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© Mr Clive Shenton

IoE Number: 362562
Location: KEELE HALL,
  KEELE, NEWCASTLE UNDER LYME, STAFFORDSHIRE
Photographer: Mr Clive Shenton
Date Photographed: 31 December 2001
Date listed: 02 December 1952
Date of last amendment: 02 December 1952
Grade II*

The Images of England website consists of images of listed buildings based on the statutory list as it was in 2001 and does not incorporate subsequent amendments to the list. For the statutory list and information on the current listed status of individual buildings please go to The National Heritage List for England.

SJ 84 NWKEELE C.P.KEELE UNIVERSITY CAMPUS6/28Keele Hall2/12/52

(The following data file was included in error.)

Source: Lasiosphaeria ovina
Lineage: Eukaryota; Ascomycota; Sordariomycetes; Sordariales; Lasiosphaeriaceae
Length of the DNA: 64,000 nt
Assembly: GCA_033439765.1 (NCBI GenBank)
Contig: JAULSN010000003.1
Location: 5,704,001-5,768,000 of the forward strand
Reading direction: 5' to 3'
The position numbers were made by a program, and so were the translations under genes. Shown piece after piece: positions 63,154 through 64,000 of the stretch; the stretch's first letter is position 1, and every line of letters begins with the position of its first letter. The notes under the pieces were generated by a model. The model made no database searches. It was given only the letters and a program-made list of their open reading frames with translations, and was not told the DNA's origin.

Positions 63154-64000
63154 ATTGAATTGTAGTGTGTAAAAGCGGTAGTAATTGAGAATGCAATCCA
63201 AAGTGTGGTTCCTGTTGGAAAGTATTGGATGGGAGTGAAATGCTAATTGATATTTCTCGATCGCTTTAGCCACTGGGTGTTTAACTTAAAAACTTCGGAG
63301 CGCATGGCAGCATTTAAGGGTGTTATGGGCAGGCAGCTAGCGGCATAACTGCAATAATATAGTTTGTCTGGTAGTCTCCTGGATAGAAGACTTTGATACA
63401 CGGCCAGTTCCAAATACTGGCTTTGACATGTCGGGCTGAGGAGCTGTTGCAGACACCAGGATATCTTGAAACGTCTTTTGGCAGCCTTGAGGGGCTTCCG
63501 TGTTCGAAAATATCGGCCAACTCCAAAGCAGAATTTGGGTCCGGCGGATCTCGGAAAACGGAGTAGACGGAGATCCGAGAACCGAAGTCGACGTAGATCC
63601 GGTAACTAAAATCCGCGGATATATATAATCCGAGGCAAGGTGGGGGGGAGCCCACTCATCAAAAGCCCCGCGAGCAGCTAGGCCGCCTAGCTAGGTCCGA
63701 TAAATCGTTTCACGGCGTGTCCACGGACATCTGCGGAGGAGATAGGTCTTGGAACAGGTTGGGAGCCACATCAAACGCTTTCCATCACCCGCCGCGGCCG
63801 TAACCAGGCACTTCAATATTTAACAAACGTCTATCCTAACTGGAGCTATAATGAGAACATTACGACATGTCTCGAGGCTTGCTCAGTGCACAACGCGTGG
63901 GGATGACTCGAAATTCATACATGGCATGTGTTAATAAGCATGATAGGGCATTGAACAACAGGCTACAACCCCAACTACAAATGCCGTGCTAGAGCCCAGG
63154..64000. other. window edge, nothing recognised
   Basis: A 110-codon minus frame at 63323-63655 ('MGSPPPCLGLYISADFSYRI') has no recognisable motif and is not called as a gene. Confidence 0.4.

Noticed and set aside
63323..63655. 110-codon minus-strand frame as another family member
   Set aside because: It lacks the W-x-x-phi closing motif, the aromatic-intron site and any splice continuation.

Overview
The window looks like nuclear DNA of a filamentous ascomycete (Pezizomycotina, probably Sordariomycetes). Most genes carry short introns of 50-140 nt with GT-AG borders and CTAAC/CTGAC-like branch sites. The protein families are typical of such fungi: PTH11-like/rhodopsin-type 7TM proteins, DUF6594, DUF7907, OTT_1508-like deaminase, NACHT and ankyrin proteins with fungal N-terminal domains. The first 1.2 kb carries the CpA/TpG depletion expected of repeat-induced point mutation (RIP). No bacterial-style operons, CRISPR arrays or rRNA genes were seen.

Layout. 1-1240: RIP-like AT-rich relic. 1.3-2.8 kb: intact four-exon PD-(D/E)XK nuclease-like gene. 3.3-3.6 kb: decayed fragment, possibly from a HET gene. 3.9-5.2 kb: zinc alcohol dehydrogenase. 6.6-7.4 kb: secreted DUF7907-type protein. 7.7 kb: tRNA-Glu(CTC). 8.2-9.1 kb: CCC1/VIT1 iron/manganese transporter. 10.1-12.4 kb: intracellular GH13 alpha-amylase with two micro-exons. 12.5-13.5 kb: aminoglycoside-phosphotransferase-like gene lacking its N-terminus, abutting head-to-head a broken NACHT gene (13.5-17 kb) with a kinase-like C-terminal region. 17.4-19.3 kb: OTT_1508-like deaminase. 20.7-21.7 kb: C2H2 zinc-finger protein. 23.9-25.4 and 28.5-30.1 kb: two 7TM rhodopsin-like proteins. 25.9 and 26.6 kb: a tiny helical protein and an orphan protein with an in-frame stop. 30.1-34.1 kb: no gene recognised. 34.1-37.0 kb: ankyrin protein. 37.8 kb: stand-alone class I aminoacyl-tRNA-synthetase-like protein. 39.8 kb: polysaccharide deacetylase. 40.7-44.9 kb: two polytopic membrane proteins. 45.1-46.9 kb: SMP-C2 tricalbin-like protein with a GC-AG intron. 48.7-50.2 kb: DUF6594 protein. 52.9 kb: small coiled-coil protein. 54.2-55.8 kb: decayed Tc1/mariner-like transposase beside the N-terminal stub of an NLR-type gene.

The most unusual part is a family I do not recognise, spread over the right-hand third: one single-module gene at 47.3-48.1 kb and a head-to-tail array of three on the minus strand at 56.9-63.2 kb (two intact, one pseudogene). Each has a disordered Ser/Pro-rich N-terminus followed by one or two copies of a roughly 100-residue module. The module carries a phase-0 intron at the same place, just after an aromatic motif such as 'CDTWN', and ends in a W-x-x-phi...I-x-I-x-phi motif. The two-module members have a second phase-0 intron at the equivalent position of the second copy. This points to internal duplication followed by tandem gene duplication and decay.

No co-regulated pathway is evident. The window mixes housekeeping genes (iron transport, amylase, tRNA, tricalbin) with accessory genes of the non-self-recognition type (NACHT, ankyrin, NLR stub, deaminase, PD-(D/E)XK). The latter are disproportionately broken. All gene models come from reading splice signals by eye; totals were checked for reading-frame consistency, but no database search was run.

SJ 84 NW KEELE C.P. KEELE UNIVERSITY CAMPUS 6/28 Keele Hall 2/12/52 GV Former country house, now part of university. Total re-building by Anthony Salvin in 1856-61 for Ralph Sneyd of an earlier house of c.1580; additions of c.1880 (see inscription to cornice "HAS AEDES A PROAVO SUO RADULPHO SNEYD EXTRUCTAS ANNO DOMINI MDLXXX RESTITUENDAS CURAVIT RADULPHUS SNEYD A.D. MDCCCLX"). Red and yellow sandstone ashlar with chamfered rusticated quoins; plain tile roofs with fish- scale bands and prominent ashlar stacks with moulded capping. Jacobean style, roughly 'L'-shaped in plan. 3 storeys over cellars, attics. Viewed from the front the left-hand wing is the plainest and has the character of a service wing; projecting shaped gable to left with small pediment to top; to the right is the main part of the wing with a corbelled half-dormer to centre and a higher section of 2 bays to right with 2 shaped full-dormers and connecting balustrade over moulded cornice; mullioned and transomed windows and in the angle with the left-hand gable a single-storeyed entrance porch of c.1950 with the arms of Keele University above; a smaller round-arched doorway to the right has the motto "THANK GOD FOR ALL" above. The dominating feature of the wing and projecting from it in the angle with the right-hand range is the rectangular staircase tower, lit by tall, mullioned and transomed windows and with an upper storey or lantern (added by Sneyd as an after-thought) surmounted by an openwork balustrade with 4 heraldic lions to the corners. The right-hand wing is the original entrance front with two 12-light mullioned and transomed windows (lighting the Great Hall) to the left of the roughly central full-height porch, approached by a short flight of steps, which has a classical doorway with pediment and Doric columns but an upper oriel and shaped gable above; to the right again is a full-height canted bay terminating in a shaped half dormer, piercing the openwork balustrade; mullioned and transomed windows throughout. At the right-hand end of the range is a lower attachment (c.1880), carried round to the back, also with shaped gables and openwork balustrade but to the rear with round-arched windows. The south (garden) front is symmetrical (except for an upper canted bay window in the left-hand bay) and has polygonal corner turrets capped by lead cupolas; 1:1:3:1:1 windows (mullioned and transomed) with projecting shaped gabled breaks to the left and right and a slightly recessed central portion with a 3-bay round-arched open arcade to the ground floor; Renaissance-style decorative motifs. The east front is also for display, again with polygonal corner turrets (one being shared with south front); irregular fenestration (mainly mullioned and transomed windows) with 4 half-dormers with shaped gables piercing the openwork balustrade; the most prominent feature is the lavishly ornamented 2-storeyed 3-window canted bay to the left, terminating in a shaped and pointed gable. Interior: main rooms all on principal floor, and much of the decoration inspired by Sneyd. Great Hall: late medieval/early Renaissance style, has a 3-bay arcade at each end with gallery above; applied Ionic order with_carved heads as keystones to round-headed arches; the most striking feature is the magnificent fireplace on the south wall with a lavish heraldic device with 42 quarterings beneath a broken pediment and with twisted marble columns to the sides. Behind the hall to the south is the library with a richly ornamented ceiling, gallery and fireplace, all by Salvin. The other main rooms, however, are all ` on the east and now form the Senior Common Room. They start on the north with the Dining Room in a Tudor style; tapestries which (according to a C19 inventory) were made by Aubusson "specially for the room" and carvings by Rogers in the style of Grindling Gibbons; also a plaster ceiling and inlaid floor surround by Messrs. Arrowsmith of New Bond Street. This connects with the Breakfast Room, a relatively small link room sharing motifs with both the Dining Room and the Drawing Room. This is in an early C18 style and owes something to the influence of William Kent; a coffered ceiling by Rogers,the painting of which is largely original, pedimented door surrounds and 2 good fireplaces. An unusual feature is the sliding mirror to the south window, which can be used to deceive one into believing the rooms double their actual extent. The other main item of note is the C17 style staircase (to the north of the Great Hall) with its vase-shaped balusters and newels with pointed finials and fleur-de-lys symbols. B.O.E., Pp.158-60, R.S. Hampson, J.M. Kolbert and Dr. Goodway (personal communication), and J.M. Kolbert, The Sneyds and Keele Hall (guide book, 1970 edition).

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